Australia 2001 : Ray Lawrence : 121 mins

Mainstream cinema serves up so few genuine ‘adult dramas’ these days that the phrase has become degraded into a euphemism for softcore b-movies that fill up late-night TV schedules. It’s very easy to mistake the professional, solid likes of, say, Insomnia for the real thing – until you encounter a film of genuine depth and subtlety like Lantana. Likewise, there’s nothing actually wrong with Al Pacino’s tired, haunted, morally fractured cop from the Nolan movie – unless you place the performance alongside Anthony Lapaglia’s here, and realise how stale and repetitive Pacino’s (and De Niro’s) work in similar roles has become in recent years.

Lapaglia’s Leon Zat is a slightly overweight, slightly thuggish detective living with his wife Sonja (Kerry Armstrong) and two teenage sons in an upscale Sydney suburb. Dissatisfied with his job and marriage, Leon drifts into a casual affair with Jane (Rachael Blake) who lives next door to struggling young couple Nik (Vince Colosimo) and Paula (Daniella Farinacci). Sonja immediately detects that something is seriously amiss and, unable to confront her husband, confides her suspicions in her psychiatrist Valerie (Barbara Hershey), whose own marriage to law professor John (Geoffrey Rush) has been on rocky ground since their 11-year-old daughter was murdered one year before. Driving on a deserted back-road one night, Valerie has a car accident and goes missing. Leon is assigned to the case, and during his research he stumbles across the tapes of Sonja’s sessions.

This is more synopsis than anyone needs going into Lantana, but it barely scratches the surface of Andrew Bovell’s dazzlingly intricate script – adapted from his own play Speaking In Tongues. It’s a mark of Bovell’s achievement that anyone encountering Lantana with no knowledge of its history would never guess it started life in the theatre – the detailing of character and incident are, if anything, close to what you’d expect from a medium-length novel. (It’s also, incidentally, very difficult to see what the term ‘Speaking in Tongues’ has got to do with this story – and we’re never actually told that ‘Lantana’ is the species of plant that figures so prominently from time to time.)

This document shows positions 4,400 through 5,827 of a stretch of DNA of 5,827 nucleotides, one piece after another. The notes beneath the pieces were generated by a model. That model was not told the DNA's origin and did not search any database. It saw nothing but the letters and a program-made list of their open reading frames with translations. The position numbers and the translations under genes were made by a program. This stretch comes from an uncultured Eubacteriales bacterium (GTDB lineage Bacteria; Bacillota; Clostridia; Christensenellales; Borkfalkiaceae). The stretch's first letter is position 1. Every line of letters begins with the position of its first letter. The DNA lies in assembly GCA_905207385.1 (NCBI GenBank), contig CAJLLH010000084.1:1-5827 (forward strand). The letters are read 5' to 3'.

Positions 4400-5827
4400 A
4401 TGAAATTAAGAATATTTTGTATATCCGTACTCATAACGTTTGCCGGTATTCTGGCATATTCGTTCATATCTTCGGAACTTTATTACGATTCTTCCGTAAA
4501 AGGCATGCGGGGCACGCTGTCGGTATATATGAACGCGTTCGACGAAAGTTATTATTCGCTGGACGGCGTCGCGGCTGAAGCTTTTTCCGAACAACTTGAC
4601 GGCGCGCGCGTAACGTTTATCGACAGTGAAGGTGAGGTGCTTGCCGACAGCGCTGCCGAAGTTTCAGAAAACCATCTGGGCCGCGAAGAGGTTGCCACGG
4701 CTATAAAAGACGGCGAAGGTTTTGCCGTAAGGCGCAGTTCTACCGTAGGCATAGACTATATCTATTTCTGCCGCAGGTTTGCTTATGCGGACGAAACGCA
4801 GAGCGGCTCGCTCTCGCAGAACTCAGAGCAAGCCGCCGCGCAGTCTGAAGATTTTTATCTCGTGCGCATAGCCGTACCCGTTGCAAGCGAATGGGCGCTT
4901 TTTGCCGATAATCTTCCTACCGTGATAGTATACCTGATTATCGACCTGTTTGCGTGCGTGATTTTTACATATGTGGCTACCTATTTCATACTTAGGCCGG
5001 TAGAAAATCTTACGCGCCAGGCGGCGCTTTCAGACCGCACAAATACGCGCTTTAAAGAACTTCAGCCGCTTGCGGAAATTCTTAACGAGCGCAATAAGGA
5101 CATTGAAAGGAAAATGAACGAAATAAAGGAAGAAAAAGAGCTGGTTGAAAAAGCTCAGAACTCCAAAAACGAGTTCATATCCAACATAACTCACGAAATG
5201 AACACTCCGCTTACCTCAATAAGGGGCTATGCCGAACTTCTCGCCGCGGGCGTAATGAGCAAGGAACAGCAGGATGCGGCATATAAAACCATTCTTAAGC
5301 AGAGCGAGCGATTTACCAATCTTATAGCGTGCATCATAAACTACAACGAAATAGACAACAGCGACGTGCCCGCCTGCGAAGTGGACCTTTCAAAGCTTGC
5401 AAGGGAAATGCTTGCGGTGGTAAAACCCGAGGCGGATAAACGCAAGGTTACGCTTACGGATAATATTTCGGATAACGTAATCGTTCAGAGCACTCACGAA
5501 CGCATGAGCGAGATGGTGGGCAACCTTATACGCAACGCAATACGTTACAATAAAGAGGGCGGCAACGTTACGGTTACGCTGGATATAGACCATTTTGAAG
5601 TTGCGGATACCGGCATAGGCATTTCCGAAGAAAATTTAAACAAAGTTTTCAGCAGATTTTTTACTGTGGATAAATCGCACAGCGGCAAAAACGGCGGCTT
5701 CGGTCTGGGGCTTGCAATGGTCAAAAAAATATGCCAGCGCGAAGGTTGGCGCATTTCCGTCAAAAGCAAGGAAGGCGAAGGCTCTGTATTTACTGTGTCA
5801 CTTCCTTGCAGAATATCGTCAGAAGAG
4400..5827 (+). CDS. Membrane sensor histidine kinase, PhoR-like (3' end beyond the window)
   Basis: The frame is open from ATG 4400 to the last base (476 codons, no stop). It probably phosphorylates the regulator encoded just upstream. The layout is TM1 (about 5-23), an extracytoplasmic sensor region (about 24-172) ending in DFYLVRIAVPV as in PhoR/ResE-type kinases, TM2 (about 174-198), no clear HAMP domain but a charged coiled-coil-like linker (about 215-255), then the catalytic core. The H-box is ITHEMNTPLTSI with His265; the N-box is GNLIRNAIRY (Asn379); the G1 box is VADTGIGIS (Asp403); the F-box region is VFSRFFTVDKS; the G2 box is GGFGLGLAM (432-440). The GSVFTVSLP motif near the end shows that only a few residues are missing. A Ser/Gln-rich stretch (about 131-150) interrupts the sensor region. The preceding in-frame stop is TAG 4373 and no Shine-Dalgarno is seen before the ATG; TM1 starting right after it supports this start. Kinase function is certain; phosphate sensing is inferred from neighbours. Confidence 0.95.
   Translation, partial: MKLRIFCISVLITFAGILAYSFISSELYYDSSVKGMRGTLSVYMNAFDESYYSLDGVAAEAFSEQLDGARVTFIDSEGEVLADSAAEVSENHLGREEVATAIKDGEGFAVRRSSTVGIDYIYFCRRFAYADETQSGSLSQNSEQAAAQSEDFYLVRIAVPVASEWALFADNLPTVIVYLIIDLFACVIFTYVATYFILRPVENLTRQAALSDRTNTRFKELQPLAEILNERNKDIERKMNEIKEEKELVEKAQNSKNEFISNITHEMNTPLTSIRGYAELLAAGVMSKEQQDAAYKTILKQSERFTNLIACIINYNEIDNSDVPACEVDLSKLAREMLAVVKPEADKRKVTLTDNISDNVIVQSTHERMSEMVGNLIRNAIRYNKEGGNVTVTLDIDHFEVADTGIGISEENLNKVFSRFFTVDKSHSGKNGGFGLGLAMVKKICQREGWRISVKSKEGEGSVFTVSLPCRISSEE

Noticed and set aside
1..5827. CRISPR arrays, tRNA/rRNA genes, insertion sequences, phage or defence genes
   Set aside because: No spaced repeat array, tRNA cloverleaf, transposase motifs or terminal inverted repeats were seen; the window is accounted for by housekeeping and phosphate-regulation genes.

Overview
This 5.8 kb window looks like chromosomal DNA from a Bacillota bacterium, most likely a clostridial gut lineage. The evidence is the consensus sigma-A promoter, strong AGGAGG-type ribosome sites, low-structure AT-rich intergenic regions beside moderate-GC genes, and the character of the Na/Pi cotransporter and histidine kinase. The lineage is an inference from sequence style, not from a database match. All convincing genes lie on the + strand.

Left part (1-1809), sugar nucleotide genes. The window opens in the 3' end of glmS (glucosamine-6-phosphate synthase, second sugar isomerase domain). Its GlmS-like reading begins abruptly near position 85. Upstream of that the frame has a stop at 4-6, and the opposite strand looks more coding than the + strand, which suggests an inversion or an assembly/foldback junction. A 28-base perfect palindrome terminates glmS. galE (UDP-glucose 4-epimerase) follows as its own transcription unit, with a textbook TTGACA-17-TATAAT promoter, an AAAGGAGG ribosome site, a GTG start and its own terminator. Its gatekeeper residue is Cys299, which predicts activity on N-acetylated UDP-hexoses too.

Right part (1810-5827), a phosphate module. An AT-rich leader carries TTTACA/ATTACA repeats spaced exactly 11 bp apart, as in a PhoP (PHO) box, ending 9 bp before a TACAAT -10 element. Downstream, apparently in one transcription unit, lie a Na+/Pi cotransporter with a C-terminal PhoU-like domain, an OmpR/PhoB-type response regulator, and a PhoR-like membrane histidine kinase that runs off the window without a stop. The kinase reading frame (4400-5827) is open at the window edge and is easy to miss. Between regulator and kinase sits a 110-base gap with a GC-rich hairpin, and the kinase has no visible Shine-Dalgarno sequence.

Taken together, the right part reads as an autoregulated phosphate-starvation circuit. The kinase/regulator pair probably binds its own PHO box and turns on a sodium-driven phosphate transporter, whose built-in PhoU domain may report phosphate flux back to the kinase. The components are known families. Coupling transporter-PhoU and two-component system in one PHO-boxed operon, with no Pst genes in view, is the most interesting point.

The number of characters may not be especially large, but they keep encountering each other in a manner than isn’t so much “small world” as “microscopic world” – when a mysterious, unseen but oft-referred-to character finally appears, it comes a major surprise that he’s a completely unfamiliar face. This is a variation of the roundelay structure most often associated with the Robert Altman of Nashville and Short Cuts, but perhaps most skilfully deployed in recent years in John Sayles’ City of Hope, in which only the viewer is fully aware of the various interactions and coincidences that bind a disparate community together.

While as a storytelling format the roundelay has many strong points, plausibility isn’t among them. This only becomes a slight problem in Lantana when the drama darkens into more conventional thriller territory, and Nik becomes the prime suspect in Leon’s investigations. But while it’s slightly disappointing to see the tale’s distinctive intricacy coarsen into something approaching a twisty whodunnit, this is a reasonable price to pay – the thriller aspects are Bovell’s way of focussing the loose, wayward material of life into the necessary confines and closures of a time-constrained format. Likewise, it’s amazing that he and Lawrence able to inject such fresh new life into two of what usually seem like the laziest ways of bringing multiple characters together: the psychiatrist’s office, and the dance class (which Leon, Sonja and Jane all attend).

It’s crucial that the performances are so uniformly strong – Armstrong is first among equals as the wounded, surprisingly tough Sonja. But this is a real ensemble piece – the actors taking full advantage of the space afforded to them by Bovell and Lawrence to create rounded, very un-movie-ish characters, even in the more minor roles. But they do so with no trace of indulging their cast – many scenes often end daringly early, just before the real emotional blowouts and confrontations. It’s gratifying to find a film that places this kind of trust in its viewers – and entirely appropriate, as trust is, in all its various forms, what Lantana is all about.

16th September, 2002
(seen same day, UGC Boldon)

by Neil Young
Back to Film Index